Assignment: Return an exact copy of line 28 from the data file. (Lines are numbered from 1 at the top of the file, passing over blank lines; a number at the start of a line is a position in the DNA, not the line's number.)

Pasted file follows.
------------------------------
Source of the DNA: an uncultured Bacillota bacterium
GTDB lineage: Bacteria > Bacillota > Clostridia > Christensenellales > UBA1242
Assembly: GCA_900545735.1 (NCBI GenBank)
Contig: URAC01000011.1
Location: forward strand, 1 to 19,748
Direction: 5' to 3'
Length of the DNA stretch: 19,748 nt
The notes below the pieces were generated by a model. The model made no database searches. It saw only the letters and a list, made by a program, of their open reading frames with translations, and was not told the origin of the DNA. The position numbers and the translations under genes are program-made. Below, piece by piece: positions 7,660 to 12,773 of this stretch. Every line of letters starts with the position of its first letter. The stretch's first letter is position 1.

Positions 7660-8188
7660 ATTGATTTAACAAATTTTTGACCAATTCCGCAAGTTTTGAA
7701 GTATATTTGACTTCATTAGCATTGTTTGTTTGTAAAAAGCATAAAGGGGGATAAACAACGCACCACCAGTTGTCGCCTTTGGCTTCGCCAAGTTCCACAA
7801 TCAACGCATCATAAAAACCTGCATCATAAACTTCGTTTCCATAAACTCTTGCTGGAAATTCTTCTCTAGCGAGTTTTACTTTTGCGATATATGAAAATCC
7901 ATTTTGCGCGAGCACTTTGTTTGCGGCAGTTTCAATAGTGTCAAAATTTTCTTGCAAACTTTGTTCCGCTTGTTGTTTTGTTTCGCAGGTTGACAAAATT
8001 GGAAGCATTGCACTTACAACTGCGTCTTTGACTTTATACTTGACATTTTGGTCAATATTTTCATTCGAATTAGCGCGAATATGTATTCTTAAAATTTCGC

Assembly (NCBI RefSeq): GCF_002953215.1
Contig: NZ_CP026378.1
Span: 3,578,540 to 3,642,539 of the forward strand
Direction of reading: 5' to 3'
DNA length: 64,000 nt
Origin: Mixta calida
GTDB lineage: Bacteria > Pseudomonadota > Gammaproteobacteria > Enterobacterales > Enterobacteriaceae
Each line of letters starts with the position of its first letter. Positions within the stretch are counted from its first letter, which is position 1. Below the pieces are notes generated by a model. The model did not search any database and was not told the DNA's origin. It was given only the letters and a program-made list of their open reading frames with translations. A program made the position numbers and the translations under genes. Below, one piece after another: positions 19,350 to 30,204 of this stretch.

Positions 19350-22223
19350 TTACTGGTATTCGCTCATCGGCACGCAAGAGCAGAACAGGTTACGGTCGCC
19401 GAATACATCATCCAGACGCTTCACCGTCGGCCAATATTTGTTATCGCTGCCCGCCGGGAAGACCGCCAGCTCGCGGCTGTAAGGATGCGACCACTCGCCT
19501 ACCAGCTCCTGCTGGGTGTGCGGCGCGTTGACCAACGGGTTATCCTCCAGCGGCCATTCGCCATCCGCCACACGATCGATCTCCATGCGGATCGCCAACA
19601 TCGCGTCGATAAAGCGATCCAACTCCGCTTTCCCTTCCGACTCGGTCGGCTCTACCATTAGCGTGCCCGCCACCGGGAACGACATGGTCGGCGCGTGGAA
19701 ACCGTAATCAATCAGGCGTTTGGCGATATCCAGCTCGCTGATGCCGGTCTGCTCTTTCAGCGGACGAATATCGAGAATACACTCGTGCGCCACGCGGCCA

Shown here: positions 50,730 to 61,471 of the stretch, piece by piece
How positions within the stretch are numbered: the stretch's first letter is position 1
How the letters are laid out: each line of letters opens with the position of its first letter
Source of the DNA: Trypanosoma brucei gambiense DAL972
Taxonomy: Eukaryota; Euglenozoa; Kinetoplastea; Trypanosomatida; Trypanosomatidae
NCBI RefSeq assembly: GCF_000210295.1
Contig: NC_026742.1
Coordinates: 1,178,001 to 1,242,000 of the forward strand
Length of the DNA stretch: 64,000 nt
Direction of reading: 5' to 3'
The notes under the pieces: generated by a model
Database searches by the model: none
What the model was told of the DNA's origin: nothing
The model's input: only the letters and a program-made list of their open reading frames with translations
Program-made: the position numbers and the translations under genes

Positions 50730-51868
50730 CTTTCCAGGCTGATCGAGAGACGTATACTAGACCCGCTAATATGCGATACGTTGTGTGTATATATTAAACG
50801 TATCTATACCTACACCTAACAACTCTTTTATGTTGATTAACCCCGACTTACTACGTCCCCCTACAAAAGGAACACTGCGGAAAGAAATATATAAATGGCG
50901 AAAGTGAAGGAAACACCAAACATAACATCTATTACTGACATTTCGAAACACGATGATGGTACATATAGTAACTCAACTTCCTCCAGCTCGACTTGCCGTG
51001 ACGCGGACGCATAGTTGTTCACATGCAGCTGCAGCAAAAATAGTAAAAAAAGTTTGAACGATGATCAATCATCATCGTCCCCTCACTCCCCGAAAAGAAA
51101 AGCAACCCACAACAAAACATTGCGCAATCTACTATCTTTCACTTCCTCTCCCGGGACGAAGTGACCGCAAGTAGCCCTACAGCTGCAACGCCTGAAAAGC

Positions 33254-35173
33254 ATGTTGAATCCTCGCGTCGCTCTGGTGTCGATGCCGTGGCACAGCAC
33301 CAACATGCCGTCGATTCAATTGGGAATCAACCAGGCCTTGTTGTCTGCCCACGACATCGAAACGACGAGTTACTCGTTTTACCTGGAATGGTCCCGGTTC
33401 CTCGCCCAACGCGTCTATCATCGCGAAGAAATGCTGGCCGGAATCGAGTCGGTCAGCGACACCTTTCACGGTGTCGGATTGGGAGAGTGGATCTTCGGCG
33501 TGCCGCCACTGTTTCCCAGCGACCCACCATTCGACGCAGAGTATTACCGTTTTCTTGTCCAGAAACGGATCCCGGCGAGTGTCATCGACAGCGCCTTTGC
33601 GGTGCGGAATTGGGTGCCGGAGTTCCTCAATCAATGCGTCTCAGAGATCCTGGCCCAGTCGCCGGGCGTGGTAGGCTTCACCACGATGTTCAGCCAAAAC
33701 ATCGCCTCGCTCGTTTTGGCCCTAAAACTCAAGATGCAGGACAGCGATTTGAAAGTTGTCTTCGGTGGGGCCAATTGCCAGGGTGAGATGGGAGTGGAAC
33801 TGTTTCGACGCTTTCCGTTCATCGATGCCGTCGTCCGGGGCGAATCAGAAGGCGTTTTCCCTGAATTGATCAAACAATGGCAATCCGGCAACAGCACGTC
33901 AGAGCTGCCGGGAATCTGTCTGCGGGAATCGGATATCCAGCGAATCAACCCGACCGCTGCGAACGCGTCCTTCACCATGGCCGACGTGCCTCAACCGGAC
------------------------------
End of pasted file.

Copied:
19701 ACCGTAATCAATCAGGCGTTTGGCGATATCCAGCTCGCTGATGCCGGTCTGCTCTTTCAGCGGACGAATATCGAGAATACACTCGTGCGCCACGCGGCCA